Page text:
The Lord Bishop of Chelmsford: My Lords, does the Minister accept that in recent times, Protestants and Catholics have developed increasing bonds of affection and friendship, and that we have made a little progress ourselves in these matters since the 16thand 17th centuries? Will he repeat the fact that complex issues lie behind these matters and that there is no immediate practical need for action? That gives time for the necessary consultation to take place and for these matters to be presented in a way which is rooted in a genuine consensus.

Lord Bach: My Lords, I agree with the right reverend Prelate. However, we must keep moving on this; we cannot just use the excuse of discussions for not doing something about it. That does not detract from the fact—I repeat it—that this is a complex matter

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Lord Kingsland: My Lords, bearing in mind that the Act of Settlement inextricably links so many crucial components of our constitution with the monarchy and accepting that constitutional change in the United Kingdom must, despite the recent record of the Government, be based on consensus—in these matters, that means agreement by the Houses of Parliament, by the Church of England, by the Roman Catholic Church and other denominations, by the monarchy and by public opinion—does the Minister then agree that a Private Member’s Bill is a wholly inappropriate way of promoting changes in this area?

Lord Bach: Yes, my Lords.

Lord Dubs: My Lords, my noble friend mentioned the difficulty of this complex issue and consulting the Commonwealth, but have the Government started that consultation? Also, could he mention one Commonwealth country that would be against these proposals?

Lord Bach: My Lords, I am certainly not going into the question of what Commonwealth countries may or may not have said on this issue; that would be quite inappropriate and wrong. As I understand it, discussions have started and are continuing.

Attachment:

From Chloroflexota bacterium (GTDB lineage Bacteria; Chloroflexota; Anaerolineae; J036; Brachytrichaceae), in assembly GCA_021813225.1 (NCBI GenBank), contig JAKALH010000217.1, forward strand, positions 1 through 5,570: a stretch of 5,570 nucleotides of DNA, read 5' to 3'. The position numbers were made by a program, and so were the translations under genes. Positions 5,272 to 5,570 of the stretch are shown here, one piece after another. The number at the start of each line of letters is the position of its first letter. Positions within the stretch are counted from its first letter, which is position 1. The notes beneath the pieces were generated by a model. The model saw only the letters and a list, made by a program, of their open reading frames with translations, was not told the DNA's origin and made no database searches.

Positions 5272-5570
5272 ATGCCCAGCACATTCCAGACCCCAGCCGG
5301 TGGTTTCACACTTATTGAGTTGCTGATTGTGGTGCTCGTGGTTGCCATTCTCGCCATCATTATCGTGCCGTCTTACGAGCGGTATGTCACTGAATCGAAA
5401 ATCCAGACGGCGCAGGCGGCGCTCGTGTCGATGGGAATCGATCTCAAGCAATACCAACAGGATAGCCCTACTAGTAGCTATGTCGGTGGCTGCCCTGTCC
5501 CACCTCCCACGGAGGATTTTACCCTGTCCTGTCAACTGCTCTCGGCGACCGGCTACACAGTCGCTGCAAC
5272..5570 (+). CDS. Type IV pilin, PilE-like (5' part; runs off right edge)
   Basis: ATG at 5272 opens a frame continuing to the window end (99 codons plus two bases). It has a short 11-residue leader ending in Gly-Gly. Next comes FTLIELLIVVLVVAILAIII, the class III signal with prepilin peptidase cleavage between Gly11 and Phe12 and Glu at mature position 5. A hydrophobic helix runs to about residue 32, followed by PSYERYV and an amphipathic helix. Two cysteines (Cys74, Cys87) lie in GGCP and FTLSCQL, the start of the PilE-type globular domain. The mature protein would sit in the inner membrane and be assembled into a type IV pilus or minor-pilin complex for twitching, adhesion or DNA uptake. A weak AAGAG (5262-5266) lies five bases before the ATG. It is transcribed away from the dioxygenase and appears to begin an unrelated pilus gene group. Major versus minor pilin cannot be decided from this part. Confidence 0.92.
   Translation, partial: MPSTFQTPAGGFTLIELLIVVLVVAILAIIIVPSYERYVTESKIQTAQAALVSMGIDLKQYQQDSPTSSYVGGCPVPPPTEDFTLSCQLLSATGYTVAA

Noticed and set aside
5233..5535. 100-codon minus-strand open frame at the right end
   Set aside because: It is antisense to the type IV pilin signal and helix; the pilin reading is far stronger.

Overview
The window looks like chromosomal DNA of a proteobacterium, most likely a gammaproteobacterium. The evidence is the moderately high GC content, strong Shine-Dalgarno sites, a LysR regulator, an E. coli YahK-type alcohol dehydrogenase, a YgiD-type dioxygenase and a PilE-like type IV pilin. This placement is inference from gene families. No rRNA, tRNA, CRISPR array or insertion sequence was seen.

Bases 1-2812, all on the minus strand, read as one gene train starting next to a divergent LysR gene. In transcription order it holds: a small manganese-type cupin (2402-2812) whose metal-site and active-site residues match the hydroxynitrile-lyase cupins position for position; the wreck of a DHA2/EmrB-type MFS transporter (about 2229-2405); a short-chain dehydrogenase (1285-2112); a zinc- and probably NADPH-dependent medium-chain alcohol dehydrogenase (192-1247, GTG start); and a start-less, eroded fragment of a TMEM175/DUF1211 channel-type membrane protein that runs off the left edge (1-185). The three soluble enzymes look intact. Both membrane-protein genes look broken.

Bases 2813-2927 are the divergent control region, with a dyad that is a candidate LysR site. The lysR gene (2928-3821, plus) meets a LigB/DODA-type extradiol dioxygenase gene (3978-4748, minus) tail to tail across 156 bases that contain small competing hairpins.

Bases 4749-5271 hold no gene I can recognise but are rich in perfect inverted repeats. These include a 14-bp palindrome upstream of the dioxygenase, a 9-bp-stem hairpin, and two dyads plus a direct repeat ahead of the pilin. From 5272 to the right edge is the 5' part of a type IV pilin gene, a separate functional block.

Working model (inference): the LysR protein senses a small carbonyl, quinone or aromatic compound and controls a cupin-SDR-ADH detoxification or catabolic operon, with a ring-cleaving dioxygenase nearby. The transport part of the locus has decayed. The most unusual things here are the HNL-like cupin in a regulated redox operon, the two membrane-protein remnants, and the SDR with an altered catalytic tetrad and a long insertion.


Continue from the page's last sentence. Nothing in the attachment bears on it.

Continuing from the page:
Business of the House

Timing of Debates

11.36 am

Moved By Baroness Royall of Blaisdon

Motion agreed.

Refreshment Committee

Membership Motion

11.36 am

Moved By The Chairman of Committees

Motion agreed.

Data: Personal Information


11.37 am

Moved By The Earl of Northesk

The Earl of Northesk: My Lords, in recent times it has become customary at this point in our proceedings to offer up some sort of anecdote or witticism as a means of buying time before launching forth into the body of one’s text. My limited oratorical steers skills

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do not stretch that far, so I merely confine myself to the hope that it is neither the subject matter of today’s debate nor the fact that I have risen to my feet that has prompted the exodus of so many of your Lordships from the Chamber.

With that out of the way, and now that the general hubbub has abated somewhat, I begin, as I did last week, by declaring my various interests in this field: as an unpaid adviser to the Enterprise Privacy Group, Privacy International and 80/20 Thinking. I should perhaps also say that I have no wish to be unduly partisan in introducing the debate. This is far too important an issue for any of us to use it as an opportunity to indulge in party political grandstanding.

Against that background, I say again that I am fully cognisant of the potential utility of data and information across the whole panoply of public policy. I agree with the statement made by the Minister last week that,

I also accept that the imperatives driving policy in this field are, in the main, well-intentioned and worth while. Moreover, I acknowledge that where to strike the balance between data privacy and the legitimate right of the state to manage and process those data for the public good is an especially vexed issue.

Why, therefore, have I, and an ever increasing phalanx of like-minded citizens, been so persistent in expressing our concerns and anxieties about how our established right to privacy, via Article 8 of the ECHR, is under such insidious attack? At an aggregated level, the answer is pretty straightforward. The stark reality is that, over the past 10 years or so, the UK has earned an unenviable reputation for being a world leader in how to impose a whole raft of surveillance technologies upon its citizenry: the DNA database, CCTV cameras, the National Identity Register, the NHS National Plan for IT, and so on.